The Release of Near- Relativistic Electrons from the Sun

Ian Robinson, George Simnett

Research output: Contribution to journalArticle


[1] Coronal flares are perhaps the most prolific source of low-energy electrons (2-10 keV) detected in the interplanetary medium and are occasionally seen at higher energies greater than or equal to100 keV. We have searched 38-315 keV electron data from the Electron, Proton, and Alpha Monitor (EPAM) on the ACE spacecraft throughout 1998 for such events and focus upon three prolonged bursts of electrons on 5 May 1998. We find that certainly one and probably all three bursts originated in the corona several R-. above the photosphere. They were composed of multiple injections of electrons and were possibly quasi-continuously released over almost 24 hours, periodically interrupted at ACE by changes in solar wind speed and magnetic connection to the Sun. We postulate that the presence of seed electrons in the corona from a chromospheric flare 3 days earlier played a role in the acceleration of these electrons to energies of greater than or equal to100 keV.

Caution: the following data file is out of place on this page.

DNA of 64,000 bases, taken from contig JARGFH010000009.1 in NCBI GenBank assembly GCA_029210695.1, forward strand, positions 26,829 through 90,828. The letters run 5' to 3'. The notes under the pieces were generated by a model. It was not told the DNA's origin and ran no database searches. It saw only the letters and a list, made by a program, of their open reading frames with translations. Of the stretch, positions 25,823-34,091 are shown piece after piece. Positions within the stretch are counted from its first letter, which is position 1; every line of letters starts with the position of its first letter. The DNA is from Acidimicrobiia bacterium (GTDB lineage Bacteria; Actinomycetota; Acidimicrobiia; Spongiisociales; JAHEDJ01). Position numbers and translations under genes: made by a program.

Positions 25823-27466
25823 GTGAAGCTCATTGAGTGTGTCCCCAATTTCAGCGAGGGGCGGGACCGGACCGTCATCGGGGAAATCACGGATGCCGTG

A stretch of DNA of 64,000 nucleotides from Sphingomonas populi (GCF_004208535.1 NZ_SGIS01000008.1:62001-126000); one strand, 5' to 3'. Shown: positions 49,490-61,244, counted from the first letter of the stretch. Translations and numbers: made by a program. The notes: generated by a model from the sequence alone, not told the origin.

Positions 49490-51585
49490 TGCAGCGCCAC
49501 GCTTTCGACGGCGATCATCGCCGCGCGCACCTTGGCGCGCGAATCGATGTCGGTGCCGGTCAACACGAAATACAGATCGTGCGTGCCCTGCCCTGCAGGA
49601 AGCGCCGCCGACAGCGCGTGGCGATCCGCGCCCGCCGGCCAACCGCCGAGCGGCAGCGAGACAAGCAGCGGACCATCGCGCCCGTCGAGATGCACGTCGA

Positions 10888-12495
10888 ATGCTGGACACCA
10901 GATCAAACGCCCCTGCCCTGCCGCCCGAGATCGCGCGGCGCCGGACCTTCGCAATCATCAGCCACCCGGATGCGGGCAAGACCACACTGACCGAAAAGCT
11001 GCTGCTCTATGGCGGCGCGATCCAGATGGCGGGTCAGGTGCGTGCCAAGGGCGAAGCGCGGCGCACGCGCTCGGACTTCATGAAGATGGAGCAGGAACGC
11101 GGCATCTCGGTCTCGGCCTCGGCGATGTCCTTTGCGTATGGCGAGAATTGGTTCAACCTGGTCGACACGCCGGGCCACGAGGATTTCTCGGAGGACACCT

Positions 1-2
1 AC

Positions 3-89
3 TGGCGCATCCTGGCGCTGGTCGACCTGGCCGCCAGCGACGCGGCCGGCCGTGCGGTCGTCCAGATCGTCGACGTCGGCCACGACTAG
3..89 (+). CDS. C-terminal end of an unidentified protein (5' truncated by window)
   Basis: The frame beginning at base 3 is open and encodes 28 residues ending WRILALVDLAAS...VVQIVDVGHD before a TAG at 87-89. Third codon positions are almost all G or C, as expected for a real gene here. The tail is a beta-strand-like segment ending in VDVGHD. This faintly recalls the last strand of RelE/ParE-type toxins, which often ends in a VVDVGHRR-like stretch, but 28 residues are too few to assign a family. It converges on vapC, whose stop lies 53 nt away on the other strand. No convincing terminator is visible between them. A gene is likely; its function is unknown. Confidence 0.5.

Original languageEnglish
Pages (from-to)A8 10.1029
JournalJournal of Geophysical Research
Publication statusPublished - 1 Jan 2002


  • solar electrons
  • seed population
  • coronal flares


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